Brisbane Specialist Surgery Research
Throughout my career I have maintained a commitment to the academic aspects of surgical practice as well as clinical care of patients. My major research themes are oesophageal, pancreatic and gastric malignancy, and melanoma.
My academic interests have encompassed the areas of:
- Clinical research, including randomised controlled clinical trials.
- Laboratory based research, including molecular biology pertinent to upper gastrointestinal disease and melanoma.
- Translational research integrating the laboratory and clinical domains.
As a clinical researcher, I have been active in the conduct of clinical trials at Phase I, II and III levels. I was the Principal Investigator of a randomised phase II trial of preoperative chemotherapy or chemo-radiotherapy based on poor early response to standard chemotherapy for resectable oesophageal cancer (DOCTOR trial, NHMRC APP #1011782).
I was also the Principal Investigator on an investigator initiated, AGITG-sponsored phase II clinical trial of pre-operative chemotherapy for pancreatic cancer (GAP trial). Both of these national trials include biological substudies with tumour tissue and blood banking and subsequent molecular analyses aimed at answering specific questions, including the identification of biomarkers of response to therapy. The GAP translational study (GAP-T) is funded by NHMRC (APP#1026563).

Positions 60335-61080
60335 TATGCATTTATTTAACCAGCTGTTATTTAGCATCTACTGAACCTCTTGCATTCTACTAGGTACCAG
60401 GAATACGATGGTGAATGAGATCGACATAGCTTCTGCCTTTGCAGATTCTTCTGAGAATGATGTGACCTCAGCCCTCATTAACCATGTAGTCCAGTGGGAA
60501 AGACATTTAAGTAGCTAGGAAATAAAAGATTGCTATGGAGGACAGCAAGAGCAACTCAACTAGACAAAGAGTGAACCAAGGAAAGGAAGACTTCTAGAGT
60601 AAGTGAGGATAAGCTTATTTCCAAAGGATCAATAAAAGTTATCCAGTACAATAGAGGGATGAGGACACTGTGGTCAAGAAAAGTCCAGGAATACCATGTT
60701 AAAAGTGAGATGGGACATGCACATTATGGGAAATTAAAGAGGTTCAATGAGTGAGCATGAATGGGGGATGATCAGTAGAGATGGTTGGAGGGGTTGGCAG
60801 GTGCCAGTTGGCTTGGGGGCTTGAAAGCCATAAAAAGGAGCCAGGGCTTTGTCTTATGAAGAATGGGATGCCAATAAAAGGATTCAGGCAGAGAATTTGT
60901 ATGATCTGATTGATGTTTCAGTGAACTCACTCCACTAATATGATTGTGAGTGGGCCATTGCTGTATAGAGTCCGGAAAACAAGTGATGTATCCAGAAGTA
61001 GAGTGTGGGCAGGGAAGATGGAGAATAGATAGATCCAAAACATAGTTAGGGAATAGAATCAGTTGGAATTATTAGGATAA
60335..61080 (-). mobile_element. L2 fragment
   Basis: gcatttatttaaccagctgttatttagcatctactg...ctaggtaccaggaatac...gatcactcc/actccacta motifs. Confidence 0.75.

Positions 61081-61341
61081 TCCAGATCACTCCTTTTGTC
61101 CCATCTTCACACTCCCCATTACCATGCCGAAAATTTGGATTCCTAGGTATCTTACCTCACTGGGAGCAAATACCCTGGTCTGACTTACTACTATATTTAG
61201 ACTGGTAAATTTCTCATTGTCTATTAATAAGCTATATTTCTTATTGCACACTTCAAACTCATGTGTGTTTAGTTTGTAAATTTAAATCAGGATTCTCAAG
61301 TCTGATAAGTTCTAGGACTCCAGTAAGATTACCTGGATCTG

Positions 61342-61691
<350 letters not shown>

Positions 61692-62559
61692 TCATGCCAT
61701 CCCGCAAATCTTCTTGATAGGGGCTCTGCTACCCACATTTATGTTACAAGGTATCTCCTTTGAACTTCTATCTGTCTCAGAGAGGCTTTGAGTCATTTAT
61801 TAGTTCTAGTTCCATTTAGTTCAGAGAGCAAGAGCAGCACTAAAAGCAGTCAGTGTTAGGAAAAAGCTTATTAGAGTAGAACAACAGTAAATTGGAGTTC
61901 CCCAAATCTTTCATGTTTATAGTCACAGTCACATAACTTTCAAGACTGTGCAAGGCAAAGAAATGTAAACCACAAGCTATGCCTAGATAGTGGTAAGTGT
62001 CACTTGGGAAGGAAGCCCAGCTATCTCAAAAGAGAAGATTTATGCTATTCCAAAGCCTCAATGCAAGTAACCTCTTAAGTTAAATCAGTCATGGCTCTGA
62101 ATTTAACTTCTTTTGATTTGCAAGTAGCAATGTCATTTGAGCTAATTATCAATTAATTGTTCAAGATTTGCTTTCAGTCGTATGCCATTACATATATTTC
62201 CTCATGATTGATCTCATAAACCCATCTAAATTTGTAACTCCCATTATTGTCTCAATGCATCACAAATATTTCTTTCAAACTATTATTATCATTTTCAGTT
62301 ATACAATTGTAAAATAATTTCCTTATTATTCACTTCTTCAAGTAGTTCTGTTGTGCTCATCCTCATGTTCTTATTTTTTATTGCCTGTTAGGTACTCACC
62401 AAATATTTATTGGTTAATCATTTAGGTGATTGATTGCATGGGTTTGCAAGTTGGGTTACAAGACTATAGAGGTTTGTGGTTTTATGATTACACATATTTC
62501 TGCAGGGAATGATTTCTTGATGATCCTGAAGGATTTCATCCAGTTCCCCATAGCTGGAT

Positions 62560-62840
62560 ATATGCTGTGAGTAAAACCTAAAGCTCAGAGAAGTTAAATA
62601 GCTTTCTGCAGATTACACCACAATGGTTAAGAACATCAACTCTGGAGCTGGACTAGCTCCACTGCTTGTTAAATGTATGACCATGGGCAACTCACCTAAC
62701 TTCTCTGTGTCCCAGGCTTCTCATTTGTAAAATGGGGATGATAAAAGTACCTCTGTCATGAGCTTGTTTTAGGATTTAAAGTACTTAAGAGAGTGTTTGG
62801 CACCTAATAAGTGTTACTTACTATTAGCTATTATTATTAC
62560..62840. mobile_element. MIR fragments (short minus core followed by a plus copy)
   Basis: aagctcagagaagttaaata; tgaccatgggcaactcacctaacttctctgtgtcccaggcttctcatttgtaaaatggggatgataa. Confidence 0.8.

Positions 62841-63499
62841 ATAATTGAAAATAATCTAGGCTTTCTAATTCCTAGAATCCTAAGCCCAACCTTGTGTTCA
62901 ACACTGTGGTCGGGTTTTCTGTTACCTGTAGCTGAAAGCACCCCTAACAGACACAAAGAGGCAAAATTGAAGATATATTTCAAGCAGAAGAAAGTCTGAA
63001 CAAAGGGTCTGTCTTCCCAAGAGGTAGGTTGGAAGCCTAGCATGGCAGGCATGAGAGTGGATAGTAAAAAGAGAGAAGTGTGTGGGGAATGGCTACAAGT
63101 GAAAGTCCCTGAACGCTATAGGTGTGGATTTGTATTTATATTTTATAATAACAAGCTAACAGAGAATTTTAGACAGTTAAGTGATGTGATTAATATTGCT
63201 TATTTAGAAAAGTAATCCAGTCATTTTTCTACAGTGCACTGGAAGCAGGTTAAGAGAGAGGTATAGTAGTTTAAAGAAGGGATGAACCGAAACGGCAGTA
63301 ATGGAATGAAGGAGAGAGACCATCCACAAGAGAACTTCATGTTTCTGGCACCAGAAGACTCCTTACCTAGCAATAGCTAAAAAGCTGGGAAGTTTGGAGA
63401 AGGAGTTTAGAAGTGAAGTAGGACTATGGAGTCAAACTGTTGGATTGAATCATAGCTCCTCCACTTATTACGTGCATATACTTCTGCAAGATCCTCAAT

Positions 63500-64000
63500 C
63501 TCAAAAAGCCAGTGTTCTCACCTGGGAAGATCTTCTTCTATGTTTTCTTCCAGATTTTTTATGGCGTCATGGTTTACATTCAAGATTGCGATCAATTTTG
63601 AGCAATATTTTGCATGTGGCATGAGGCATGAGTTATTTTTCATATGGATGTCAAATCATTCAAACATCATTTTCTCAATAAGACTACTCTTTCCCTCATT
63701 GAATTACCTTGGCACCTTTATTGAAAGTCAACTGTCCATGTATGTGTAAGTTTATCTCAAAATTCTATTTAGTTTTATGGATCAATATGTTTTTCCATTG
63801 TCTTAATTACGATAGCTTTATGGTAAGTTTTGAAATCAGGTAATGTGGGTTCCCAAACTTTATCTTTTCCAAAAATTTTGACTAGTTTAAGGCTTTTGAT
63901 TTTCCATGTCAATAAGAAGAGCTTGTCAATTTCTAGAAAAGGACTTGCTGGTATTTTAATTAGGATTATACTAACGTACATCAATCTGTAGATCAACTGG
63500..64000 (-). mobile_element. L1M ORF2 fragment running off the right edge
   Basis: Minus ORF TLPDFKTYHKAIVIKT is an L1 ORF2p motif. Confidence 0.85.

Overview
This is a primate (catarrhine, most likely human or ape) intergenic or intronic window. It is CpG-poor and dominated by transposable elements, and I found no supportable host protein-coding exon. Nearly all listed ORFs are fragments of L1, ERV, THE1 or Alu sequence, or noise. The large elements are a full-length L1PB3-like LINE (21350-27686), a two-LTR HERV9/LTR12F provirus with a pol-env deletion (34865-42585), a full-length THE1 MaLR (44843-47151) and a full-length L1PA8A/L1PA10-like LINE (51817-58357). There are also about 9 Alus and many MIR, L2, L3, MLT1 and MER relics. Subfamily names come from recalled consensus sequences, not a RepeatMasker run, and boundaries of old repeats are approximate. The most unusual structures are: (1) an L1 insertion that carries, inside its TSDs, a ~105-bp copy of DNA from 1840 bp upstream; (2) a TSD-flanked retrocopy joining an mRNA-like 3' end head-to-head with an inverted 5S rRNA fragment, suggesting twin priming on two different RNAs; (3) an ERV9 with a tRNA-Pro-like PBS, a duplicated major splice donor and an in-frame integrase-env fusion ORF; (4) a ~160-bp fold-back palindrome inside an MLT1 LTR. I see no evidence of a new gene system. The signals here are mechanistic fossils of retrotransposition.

I am a Chief Investigator for the AGITG-sponsored and Medical Research Future Fund (MRFF) MASTERPLAN study. MASTERPLAN is a nationwide randomized trial of chemotherapy with or without stereotactic radiation therapy for pancreatic cancer. Stereotactic radiation therapy is new technique that delivers highly focussed doses of radiation therapy with the aim of increasing the chances of successful surgery and reducing the risk of pancreatic cancer growth.
As a translational researcher at the Diamantina Institute, The University of Queensland, I am the head of Surgical Oncology Lab at the Translational Research Institute. My research has focused on using genomic, epigenomic and expression data to classify oesophageal adenocarcinoma (OAC), pancreatic cancer and melanoma and identify biomarkers of outcome. We are also investigating the potential to identify cancer markers in the blood that may be used to determine prognosis and monitor treatment.
There may be an opportunity to participate in a clinical trial related to your condition. Available options will be discussed at your appointment. Some of the options for gastrointestinal cancers may be found at gicancer.org.au.